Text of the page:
Blogging from MacWorld, NYT techmeister John Markoff discovers Steve Jobs‘s disdain for the Amazon.com Kindle:
“It doesn’t matter how good or bad the product is, the fact is that people don’t read anymore,” Markoff quotes the Apple CEO. “Forty percent of the people in the U.S. read one book or less last year. The whole conception is flawed at the top because people don’t read anymore.”
Actually, that’s not true: The statistic cited in the National Endowment for the Arts white paper “To Read or Not to Read” was that, in 2002, 43 percent of Americans over the age of 18 did not read at least one book not required for work or school. But that’s not the point. The point, as I’ve said before, is that negative attitudes like that won’t save literacy. If we want people to start believing that reading is a fun way to spend one’s leisure time, defeatist statements about how nobody reads and nothing’s going to change that are exactly the wrong way to go about doing it.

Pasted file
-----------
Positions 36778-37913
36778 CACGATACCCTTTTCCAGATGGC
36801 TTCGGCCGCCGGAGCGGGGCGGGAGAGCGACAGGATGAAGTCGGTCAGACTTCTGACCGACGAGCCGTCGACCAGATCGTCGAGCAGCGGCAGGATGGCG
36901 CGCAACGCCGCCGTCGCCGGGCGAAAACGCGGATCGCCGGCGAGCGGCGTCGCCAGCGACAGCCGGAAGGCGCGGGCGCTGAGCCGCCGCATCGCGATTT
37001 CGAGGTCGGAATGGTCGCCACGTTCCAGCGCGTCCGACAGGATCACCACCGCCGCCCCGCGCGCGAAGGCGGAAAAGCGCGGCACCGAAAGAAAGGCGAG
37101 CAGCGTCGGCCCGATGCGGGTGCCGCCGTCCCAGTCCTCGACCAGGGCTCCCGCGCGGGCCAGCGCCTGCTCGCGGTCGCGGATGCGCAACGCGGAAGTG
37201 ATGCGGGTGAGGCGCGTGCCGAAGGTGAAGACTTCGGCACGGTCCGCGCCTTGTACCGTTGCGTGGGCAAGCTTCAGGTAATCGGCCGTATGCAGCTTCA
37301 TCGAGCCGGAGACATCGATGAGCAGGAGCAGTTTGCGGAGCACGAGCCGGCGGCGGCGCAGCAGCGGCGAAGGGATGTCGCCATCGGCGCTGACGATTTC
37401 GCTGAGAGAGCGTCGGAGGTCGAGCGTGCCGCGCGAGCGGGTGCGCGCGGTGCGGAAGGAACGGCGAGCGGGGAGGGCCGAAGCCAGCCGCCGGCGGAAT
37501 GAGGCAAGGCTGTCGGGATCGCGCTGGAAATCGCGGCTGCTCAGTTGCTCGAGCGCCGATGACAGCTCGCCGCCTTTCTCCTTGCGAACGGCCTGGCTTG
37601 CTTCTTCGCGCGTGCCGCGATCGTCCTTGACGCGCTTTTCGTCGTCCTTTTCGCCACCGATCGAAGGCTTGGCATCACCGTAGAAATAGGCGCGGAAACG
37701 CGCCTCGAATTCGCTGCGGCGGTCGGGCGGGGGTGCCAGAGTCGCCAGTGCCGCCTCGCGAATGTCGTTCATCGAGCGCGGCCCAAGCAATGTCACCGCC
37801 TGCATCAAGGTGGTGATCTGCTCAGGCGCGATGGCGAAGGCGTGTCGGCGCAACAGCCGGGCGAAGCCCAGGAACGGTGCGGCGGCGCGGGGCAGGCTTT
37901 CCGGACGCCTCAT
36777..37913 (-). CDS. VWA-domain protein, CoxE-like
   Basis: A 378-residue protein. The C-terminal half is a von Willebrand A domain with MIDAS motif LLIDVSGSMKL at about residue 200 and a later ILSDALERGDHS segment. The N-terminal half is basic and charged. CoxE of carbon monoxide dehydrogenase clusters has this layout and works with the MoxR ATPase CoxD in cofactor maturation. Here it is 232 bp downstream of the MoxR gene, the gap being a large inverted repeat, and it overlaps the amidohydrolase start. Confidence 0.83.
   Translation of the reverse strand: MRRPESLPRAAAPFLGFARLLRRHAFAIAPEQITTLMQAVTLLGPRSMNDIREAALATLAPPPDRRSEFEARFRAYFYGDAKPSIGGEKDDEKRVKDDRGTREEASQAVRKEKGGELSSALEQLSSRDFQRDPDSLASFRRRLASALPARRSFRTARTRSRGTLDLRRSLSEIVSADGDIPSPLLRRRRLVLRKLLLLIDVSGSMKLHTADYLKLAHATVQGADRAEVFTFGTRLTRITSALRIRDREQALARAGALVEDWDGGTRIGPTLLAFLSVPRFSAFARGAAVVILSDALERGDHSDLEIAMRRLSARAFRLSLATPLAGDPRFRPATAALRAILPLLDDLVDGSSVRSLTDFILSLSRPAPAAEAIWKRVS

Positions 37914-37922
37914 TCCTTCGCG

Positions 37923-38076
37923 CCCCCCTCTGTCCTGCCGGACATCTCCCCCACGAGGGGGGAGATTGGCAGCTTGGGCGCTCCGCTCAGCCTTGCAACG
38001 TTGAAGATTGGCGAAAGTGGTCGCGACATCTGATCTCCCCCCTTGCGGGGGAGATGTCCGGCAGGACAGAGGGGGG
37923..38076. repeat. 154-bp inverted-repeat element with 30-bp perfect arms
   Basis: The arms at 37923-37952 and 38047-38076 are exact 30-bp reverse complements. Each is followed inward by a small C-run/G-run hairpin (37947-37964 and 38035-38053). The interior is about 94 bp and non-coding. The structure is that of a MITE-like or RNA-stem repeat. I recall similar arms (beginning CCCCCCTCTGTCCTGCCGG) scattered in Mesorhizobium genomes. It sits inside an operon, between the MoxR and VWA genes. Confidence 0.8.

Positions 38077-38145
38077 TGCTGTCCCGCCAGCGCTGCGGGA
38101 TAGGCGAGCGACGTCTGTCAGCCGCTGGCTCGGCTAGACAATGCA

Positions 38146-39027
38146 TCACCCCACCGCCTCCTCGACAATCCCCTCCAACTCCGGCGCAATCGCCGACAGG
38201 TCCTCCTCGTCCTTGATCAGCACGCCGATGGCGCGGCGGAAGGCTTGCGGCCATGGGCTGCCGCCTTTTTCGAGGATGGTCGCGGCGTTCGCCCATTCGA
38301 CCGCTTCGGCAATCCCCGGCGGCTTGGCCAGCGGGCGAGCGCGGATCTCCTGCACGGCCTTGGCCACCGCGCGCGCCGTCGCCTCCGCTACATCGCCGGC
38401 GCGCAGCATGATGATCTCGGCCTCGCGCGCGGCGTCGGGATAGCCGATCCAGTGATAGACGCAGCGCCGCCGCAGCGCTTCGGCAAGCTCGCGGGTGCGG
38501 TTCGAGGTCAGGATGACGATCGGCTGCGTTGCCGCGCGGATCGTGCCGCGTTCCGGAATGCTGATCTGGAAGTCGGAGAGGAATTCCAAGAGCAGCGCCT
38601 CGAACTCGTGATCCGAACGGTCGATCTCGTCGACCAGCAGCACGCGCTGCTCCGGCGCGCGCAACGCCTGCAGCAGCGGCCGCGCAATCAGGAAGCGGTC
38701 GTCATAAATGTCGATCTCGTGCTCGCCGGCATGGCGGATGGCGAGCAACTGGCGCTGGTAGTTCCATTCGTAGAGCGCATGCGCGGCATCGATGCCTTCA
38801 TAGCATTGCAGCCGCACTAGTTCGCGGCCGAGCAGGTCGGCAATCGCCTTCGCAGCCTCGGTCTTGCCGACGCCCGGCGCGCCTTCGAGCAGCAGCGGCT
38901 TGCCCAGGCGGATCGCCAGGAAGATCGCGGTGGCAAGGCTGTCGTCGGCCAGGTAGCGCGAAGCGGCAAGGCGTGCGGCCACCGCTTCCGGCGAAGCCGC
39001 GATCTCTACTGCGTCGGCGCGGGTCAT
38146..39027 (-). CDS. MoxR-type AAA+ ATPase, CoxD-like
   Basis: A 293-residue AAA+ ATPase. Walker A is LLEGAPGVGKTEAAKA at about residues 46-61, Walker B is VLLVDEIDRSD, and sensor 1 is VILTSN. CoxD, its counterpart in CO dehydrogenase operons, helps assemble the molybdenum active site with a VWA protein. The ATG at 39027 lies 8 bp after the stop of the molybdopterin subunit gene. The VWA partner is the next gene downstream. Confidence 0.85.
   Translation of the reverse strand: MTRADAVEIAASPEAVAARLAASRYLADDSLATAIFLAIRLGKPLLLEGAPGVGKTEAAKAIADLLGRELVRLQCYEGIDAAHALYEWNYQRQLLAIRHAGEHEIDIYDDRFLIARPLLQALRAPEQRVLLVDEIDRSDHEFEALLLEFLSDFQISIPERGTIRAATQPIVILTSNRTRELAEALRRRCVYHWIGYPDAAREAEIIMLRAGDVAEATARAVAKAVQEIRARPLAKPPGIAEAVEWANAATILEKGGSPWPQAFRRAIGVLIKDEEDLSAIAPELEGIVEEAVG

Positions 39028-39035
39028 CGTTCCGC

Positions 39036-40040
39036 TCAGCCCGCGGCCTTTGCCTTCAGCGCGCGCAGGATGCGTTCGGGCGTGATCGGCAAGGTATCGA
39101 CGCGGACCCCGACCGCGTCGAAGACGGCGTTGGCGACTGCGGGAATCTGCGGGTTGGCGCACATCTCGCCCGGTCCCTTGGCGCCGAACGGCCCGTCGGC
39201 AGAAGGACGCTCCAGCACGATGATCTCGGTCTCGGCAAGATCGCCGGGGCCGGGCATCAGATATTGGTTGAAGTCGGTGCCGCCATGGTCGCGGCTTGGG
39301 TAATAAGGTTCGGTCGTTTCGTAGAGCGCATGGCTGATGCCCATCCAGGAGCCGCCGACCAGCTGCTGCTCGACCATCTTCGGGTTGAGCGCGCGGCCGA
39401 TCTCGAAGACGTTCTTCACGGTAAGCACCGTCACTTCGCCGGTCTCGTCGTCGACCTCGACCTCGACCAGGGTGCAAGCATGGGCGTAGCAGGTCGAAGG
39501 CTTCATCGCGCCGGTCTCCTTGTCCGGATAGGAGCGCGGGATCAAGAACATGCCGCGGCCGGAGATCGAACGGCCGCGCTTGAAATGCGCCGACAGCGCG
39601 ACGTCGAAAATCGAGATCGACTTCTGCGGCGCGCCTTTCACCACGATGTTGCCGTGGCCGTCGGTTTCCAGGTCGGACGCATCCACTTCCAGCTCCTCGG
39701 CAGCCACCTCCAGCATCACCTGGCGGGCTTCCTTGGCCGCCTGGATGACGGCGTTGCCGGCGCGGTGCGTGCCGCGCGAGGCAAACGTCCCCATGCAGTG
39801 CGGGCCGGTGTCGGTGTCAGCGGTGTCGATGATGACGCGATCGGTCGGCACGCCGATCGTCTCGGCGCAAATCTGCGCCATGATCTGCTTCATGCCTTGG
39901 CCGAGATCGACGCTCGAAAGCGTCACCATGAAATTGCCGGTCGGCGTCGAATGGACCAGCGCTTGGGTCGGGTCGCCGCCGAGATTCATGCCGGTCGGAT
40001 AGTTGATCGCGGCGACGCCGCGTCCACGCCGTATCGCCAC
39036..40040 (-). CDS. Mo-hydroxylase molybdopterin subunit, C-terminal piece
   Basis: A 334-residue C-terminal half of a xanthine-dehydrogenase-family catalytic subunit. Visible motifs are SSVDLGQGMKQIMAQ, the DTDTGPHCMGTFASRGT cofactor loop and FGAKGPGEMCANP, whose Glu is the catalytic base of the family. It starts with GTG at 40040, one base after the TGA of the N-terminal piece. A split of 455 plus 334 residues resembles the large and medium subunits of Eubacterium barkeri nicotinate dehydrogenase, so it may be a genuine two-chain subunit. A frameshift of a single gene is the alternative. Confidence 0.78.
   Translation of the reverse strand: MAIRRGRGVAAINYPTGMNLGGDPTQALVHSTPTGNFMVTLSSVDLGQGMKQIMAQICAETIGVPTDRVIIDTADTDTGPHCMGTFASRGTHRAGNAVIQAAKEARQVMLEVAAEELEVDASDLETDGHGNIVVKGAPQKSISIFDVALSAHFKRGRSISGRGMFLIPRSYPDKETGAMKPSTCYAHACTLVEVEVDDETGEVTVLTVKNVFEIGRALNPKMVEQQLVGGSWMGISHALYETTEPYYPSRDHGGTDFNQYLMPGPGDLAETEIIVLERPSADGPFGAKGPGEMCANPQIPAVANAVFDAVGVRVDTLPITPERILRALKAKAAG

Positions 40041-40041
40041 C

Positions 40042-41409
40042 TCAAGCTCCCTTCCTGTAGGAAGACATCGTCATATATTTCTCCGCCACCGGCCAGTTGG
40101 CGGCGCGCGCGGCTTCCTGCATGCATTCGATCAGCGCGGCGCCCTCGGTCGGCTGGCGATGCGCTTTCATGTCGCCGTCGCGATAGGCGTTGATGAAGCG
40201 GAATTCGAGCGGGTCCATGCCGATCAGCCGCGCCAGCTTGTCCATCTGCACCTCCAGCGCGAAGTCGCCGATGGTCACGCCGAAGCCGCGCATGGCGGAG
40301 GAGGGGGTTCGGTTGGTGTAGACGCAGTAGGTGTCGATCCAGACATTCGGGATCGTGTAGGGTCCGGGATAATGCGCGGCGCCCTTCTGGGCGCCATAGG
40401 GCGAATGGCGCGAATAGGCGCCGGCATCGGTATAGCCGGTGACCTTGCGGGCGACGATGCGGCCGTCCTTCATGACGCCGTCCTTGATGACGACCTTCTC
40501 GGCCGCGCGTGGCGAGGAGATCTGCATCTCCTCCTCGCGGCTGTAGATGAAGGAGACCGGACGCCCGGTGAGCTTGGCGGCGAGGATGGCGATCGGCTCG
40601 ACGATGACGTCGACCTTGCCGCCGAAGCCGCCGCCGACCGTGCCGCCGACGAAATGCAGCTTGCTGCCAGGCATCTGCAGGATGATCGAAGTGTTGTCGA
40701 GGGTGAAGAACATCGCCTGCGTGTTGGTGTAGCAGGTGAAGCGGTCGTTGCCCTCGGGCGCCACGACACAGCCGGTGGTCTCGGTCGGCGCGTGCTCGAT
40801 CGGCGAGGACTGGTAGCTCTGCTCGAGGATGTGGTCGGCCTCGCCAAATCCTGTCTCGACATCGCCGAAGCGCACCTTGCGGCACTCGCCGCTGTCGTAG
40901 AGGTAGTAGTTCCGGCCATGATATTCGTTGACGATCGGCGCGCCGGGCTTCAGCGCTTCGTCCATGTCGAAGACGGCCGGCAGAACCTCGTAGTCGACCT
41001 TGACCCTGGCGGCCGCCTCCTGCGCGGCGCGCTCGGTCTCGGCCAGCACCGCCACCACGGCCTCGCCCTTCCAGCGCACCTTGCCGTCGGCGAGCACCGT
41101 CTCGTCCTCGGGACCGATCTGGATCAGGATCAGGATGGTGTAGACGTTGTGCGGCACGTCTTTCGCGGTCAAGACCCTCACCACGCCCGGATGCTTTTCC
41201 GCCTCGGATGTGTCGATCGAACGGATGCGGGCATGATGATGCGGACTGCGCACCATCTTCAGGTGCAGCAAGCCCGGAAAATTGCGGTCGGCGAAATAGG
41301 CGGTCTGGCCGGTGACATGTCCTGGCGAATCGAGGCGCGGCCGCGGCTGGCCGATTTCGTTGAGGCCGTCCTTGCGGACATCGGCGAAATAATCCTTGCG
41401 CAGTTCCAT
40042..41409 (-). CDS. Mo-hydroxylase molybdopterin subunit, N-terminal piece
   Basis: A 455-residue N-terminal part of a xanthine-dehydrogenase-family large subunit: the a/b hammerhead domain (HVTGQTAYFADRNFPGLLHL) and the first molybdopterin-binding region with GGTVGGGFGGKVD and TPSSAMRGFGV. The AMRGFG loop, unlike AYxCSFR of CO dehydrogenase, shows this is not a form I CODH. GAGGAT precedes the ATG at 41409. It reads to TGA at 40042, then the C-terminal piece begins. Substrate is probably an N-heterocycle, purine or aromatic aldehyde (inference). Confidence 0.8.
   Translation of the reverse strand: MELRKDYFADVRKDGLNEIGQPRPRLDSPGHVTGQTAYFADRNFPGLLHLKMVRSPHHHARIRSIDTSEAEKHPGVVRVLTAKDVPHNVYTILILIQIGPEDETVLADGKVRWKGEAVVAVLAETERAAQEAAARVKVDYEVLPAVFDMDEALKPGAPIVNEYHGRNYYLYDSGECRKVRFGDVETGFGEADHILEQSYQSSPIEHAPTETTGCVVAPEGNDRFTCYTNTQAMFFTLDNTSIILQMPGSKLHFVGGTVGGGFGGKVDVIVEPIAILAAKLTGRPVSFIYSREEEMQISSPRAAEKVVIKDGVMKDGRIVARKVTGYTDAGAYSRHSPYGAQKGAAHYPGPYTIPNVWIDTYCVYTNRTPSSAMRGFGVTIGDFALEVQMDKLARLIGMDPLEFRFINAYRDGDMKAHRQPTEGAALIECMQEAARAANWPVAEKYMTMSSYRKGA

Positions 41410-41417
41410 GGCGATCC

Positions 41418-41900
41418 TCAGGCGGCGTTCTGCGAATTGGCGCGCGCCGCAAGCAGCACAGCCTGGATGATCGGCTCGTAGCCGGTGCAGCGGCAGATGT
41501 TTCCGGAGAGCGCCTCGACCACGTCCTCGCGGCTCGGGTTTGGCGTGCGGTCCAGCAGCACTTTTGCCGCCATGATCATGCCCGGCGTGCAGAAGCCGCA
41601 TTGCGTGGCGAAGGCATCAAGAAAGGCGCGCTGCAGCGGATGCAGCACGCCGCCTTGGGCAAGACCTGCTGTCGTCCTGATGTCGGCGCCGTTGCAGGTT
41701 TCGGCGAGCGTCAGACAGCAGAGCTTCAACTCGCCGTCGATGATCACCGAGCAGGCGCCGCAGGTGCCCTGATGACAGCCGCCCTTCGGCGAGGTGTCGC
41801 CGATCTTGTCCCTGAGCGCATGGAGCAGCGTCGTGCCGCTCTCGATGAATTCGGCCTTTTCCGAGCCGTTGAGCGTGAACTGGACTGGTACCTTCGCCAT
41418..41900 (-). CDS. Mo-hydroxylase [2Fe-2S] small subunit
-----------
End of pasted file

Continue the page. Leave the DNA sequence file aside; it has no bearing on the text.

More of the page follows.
You could also argue that the Kindle is good for reading other things besides books, or that it’d be a swell tool for the school or workplace, if you really wanted to nitpick.